In a LED bulb light and heat sources are well separated

the Heat Management of LED bulbs and other types of bulbs

Every bulb that emits light is also a space heater. Some at the top (or luminaire), some at the base (or junction), some also remotely at the converter (or adaptor.) Some do it 'full time' very inefficiently, some do it 'part time' only and in a somewhat more efficient way. The big question still remains. What is the ratio of heat and light emitted and what to do with them? A good light and heat mix has a proper heat dissipation system where heat management is essential. LED bulbs included.

TED light bulb shiningAnd don't think that bright LED lights enjoy an exception in this respect. Because we do face the same dilemma with them. In fact, they would be neither energy efficient nor resource efficient without it. Without it and due to overheating a LED crystals would die very quickly.
Conventional light bulb
Bright LED bulbs
Heat sinks
Retrofit problems

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the conventional light bulb

Light and heat mix vs energy efficiency

A conventional light bulb is a luminaire heat emitter. And a bulb luminaire is at best only 70% effective.

This happens for at least two reasons.

Every bulb that emits light is also a space heater.
The only difference is how they separate heat and light; whether heat departs at the top or at the bottom.

But this also follows that old conventional bulbs don't need much designated heat sinking, because heat simply dissipates at the luminaire. For this same reason the bulb socket is not designed to be a heat sink.

Truth is, for high output old bulbs there is a kind of added heat sink in the form of mechanical fans that is used occasionally to force cooler air though more for comfort than anyting else.

That's where high efficiency modern bulbs enter. They fit the picture but it does not necessary make things less complicated.

Because the higher the efficiency the higher a ballast energy it will need to start the arc (that results in the actual glow you see as light) and also, to regulate even gas ionization within the bulb so it doesn't go out of hand.

Also, the ballast has to have an even higher resistance to make sure that the much reduced resistance of the red hot wire does not short the circuit.

The point to remember in this: the higher the efficiency of the light source the more you need it to waste on the ballast to get that bright light going.

And this same ballast may actually consume up to 20% of the electrical power going into your light fixture.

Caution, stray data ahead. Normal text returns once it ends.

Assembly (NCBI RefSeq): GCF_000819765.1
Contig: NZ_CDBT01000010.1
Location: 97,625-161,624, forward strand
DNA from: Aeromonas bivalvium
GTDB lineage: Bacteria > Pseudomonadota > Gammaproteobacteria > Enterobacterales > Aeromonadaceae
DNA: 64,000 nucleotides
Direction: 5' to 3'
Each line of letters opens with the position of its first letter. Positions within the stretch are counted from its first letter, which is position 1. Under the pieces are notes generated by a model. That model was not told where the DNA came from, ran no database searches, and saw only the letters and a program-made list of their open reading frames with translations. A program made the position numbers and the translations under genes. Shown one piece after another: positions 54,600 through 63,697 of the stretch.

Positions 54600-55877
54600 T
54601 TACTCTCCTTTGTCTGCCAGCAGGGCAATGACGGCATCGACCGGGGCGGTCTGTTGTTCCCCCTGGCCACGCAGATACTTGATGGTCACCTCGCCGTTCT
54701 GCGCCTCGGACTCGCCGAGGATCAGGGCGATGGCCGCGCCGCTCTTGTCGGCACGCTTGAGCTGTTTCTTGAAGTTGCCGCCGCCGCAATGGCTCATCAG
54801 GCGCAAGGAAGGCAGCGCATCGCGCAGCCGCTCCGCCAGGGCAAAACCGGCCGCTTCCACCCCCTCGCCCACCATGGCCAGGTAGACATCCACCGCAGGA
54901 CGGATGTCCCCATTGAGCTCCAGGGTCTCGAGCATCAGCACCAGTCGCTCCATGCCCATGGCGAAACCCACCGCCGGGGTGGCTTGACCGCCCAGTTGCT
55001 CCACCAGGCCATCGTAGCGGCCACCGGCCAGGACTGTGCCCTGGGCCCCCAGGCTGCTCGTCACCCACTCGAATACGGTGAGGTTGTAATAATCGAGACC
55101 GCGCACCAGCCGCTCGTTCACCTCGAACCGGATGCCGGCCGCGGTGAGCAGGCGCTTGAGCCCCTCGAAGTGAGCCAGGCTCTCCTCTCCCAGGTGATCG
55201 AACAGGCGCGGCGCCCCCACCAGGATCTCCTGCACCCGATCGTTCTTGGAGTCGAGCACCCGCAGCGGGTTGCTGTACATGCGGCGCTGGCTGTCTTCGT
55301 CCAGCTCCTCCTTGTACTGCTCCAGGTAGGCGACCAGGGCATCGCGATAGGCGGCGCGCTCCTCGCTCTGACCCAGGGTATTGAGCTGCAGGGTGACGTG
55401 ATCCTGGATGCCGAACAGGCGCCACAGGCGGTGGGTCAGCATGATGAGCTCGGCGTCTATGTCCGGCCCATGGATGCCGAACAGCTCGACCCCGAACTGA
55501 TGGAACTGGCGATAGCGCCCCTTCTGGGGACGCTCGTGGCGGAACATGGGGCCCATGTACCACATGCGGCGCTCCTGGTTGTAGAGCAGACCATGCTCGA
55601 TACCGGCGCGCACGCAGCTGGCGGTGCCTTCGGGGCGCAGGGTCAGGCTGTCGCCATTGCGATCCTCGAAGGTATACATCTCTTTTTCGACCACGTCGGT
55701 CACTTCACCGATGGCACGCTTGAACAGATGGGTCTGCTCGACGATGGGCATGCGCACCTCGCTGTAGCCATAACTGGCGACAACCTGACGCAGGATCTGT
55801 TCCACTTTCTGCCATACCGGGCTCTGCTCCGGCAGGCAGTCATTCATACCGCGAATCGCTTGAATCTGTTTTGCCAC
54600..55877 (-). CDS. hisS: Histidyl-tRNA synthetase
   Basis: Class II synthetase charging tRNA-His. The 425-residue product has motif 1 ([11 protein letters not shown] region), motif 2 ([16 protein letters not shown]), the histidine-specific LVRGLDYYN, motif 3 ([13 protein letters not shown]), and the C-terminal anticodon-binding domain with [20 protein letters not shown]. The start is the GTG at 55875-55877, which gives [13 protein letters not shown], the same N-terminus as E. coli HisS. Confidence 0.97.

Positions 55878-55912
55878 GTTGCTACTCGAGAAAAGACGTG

In other words, energy efficient light sources may convert power to light with higher efficacy, but there is a considerable trade-off of using extra energy on the ballast.

As a result, cost versus operation output is very weak for old type bulbs

It's not rocket science to calculate your wasted operating costs with a conventional bulb. 70-90% savings on your monthly bill is what an energy efficient light source can save for you. That's essentially saving 70-90% of money paid for not getting any light output whatsoever in return.

Bright LED light and heat management

A case for heat sinking for LEDs that are base heat emitters

Of course the problem with a bright LED ligth is NOT effiency. They are extremely good in that department. In fact the power that reaches the LED unit is converted to light with such efficacy that you don't really feel heat there.

But before it reaches there it passes the junction, or the base of the LED. Here you need a resistor for the said reasons - to regulate the current - and that's where problems may start if heat sinking is not resolved well.

Granted, if it was just a single 5mm LED unit it would inded produce much less heat altogether,  but much less light also. And when you pack a good number of those units in the bulb to get good light out of them they become considerable heaters at the base. This is no more evident than in bright LED bulbs composed of dozens of high-efficiency LEDs.

As discussed, a conventional socket is not designed for dissipating heat. It is the glass luminaire of your globe that was designated for that purpose.

Good LED bulbs have those funny looking radiator fins on your LED bulb that are there for a purpose.

Light And Heat Mix problems In Retrofits

drop-in or screw-in bright enough LED bulb will likely run very poorly and ultimately melt and die, if added heat sinks are not integrated with the bulb.

Possible scenarios if you buy a cheap LED that does not create a proper light and heat mix

  1. Your LED bulb goes into a melt down from its own heat; OR

  2. Your cheap and weaker LED units need to be overdriven to produce decent light. This will reduce operating life and make your LED performance unpredictable.

Compact fluorescent light bulbs are taking good advantage of the limited heat sinking afforded by bulb sockets, having more or less the same heat dissipation model as incandescent bulbs.

When you don't want to consider heat sinking they are ideal replacement bulbs.

Really bright LED replacement bulbs >>

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